the project (thoughts from the artist)

As far back as I can remember I have been strongly attracted to both Hinduism and Buddhism, although, because I have an interest in other religious philosophies around the world, I have never fully committed myself to any one belief system. By doing so, I worry that I might be tempted to exclude the great truths existent in other philosophies—so I keep an open mind.

I have been very privileged to be able to travel, courtesy of Celestial Harmonies, to many countries, documenting and recording some great musical traditions. This has allowed me to experience other cultures, more from their people’s point of view than would have normally been possible. This is something I wish we could all experience—it would certainly go a long way towards dissolving some of the hatred, ignorance and lack of cultural sensitivity so rampant in the world today.

Throughout all of my travels I gained a better insight into and respect for Islam, as well as a new appreciation of Christianity via the Armenian Apostolic Church. However, my thoughts still keep leading back to the Indian philosophies. I have always had this love of Hinduism, probably because of its absolute human approach. I am very drawn to Tibetan Buddhism mainly because they have kept some of the pantheon of Hindu deities and the result, for me anyway, is a fascinating synthesis. It has all the logical, intellectual aspects of Buddhist thought together with the rich kaleidoscope of Hinduism. I have always believed that when the creator placed the world in the care of humanity he gave the Tibetans the workshop manual.

It is with these thoughts in mind that I have composed the tracks on this album. The track titles are only the starting points for the listener. I’m sure the music will mean different things to different people and I don’t particularly want to impose my feelings about the music in any concrete way. It is perhaps enough to say that the music is simply the fleeting sonic impressions of a 21st century electronic composer of a great world teaching, that perhaps one day he might find the courage to commit to.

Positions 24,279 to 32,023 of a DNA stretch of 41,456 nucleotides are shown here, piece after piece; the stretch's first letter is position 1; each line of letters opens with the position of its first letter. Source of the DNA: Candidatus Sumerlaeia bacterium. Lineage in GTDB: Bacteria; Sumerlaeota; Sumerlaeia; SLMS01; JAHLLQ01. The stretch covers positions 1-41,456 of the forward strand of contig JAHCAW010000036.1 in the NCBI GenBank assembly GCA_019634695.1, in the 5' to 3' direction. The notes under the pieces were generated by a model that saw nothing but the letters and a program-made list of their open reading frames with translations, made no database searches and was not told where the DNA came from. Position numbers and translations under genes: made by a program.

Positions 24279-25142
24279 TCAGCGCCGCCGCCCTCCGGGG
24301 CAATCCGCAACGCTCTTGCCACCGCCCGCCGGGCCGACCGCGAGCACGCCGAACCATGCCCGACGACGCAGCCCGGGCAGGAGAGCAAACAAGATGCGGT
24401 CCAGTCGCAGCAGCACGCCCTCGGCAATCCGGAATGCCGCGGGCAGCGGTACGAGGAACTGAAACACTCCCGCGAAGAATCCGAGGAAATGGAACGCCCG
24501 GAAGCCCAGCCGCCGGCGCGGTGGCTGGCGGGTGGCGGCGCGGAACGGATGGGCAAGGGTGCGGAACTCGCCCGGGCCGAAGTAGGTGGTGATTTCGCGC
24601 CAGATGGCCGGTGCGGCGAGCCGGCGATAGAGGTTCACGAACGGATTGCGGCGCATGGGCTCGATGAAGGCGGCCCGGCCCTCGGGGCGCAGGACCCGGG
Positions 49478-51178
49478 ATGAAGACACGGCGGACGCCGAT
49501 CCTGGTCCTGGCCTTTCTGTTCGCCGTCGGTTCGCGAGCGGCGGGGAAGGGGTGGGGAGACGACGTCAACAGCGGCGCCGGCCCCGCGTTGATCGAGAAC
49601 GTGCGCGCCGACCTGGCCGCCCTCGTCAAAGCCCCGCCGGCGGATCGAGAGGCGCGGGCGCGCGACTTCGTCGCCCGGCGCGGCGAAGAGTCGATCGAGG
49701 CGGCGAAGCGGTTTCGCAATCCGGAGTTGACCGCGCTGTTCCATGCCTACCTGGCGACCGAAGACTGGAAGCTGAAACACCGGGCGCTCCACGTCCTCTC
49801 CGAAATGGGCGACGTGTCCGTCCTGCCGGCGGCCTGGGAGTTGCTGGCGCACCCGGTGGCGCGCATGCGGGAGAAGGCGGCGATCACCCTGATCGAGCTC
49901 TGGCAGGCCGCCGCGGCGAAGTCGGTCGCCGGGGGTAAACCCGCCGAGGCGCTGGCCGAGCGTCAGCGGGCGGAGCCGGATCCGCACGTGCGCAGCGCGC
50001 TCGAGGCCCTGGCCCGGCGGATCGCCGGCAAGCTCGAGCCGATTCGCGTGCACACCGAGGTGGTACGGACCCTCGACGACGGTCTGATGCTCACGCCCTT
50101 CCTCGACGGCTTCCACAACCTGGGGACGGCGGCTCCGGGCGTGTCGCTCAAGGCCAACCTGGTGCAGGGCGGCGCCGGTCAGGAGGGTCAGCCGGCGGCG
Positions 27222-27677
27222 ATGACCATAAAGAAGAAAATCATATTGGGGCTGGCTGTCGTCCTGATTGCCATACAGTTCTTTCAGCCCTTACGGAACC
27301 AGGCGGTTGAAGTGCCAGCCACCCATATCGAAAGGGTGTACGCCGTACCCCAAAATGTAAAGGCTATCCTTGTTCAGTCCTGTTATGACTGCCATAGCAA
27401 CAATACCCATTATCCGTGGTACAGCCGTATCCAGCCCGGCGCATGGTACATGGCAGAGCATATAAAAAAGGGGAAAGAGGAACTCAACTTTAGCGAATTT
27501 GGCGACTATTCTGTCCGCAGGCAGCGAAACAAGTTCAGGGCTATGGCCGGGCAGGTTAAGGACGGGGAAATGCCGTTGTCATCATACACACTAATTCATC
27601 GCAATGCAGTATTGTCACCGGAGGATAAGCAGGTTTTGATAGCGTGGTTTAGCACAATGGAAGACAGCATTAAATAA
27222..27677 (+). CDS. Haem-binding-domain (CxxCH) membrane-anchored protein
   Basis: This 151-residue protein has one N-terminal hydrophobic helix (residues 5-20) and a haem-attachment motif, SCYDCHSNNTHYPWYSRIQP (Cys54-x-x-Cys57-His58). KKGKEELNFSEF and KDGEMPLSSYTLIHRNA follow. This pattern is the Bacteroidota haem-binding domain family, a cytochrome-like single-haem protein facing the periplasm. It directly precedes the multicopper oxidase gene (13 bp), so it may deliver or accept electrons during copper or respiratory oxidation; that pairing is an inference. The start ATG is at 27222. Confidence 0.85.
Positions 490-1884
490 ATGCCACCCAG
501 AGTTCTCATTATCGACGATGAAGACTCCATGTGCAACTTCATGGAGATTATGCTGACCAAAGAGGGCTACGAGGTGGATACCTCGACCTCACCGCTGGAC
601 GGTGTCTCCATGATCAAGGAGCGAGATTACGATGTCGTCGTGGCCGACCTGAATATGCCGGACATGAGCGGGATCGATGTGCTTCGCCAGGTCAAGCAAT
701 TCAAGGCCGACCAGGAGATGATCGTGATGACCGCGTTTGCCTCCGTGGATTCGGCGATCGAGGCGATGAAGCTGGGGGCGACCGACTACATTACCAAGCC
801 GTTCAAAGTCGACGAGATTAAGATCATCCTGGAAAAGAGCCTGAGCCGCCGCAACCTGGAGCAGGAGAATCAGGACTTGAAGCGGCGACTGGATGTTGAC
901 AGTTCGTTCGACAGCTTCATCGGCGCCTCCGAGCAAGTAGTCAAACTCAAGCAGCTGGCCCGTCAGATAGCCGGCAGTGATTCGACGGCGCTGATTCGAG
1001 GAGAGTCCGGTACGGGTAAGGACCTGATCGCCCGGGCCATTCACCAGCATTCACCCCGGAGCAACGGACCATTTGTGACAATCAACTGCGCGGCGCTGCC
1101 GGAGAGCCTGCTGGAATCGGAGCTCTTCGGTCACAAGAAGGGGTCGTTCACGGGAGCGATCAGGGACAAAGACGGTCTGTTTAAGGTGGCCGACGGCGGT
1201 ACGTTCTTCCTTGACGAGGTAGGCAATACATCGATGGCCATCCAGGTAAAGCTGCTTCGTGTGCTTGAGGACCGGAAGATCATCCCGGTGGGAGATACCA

the artist

From his homeland in New Zealand, David Parsons travels frequently to Asia for spiritual and musical inspiration. After collecting musical samples and studying different musical and cultural traditions, Parsons returns to his studio to integrate these influences with his own experiences. In the process, he bridges disparate elements with seamless grace, and creates a unique musical affirmation of our common humanity and cultural endowment.

Parsons has been a student of Indian music, studying with Dr. Krishna Chakravarty (Ananda 17046, Dancing to the Flute 13135, and Circular Dance 13133-2), whose recordings he produced.

Parsons' recordings make the Eastern sensibility comprehensible to the Western listener and formulate a unique and captivating new expression.
To Parsons' credit as a musician, composer and performer, he has evolved into a rare and highly acclaimed producer of cultural music traditions. His work is often featured in film, television and radio scores, and continues to be widely praised by reviewers.




1 Abhisekha 4'31"
2 Mani 10'29"
3 Tirtha 13'07"
4 Realm of the Hungry Ghost 7'25"
5 Under the Bodhi Tree 6'46"
6 Shambhala 7'07"
7 Maitreya 11'59"
  Total Time: 61'56"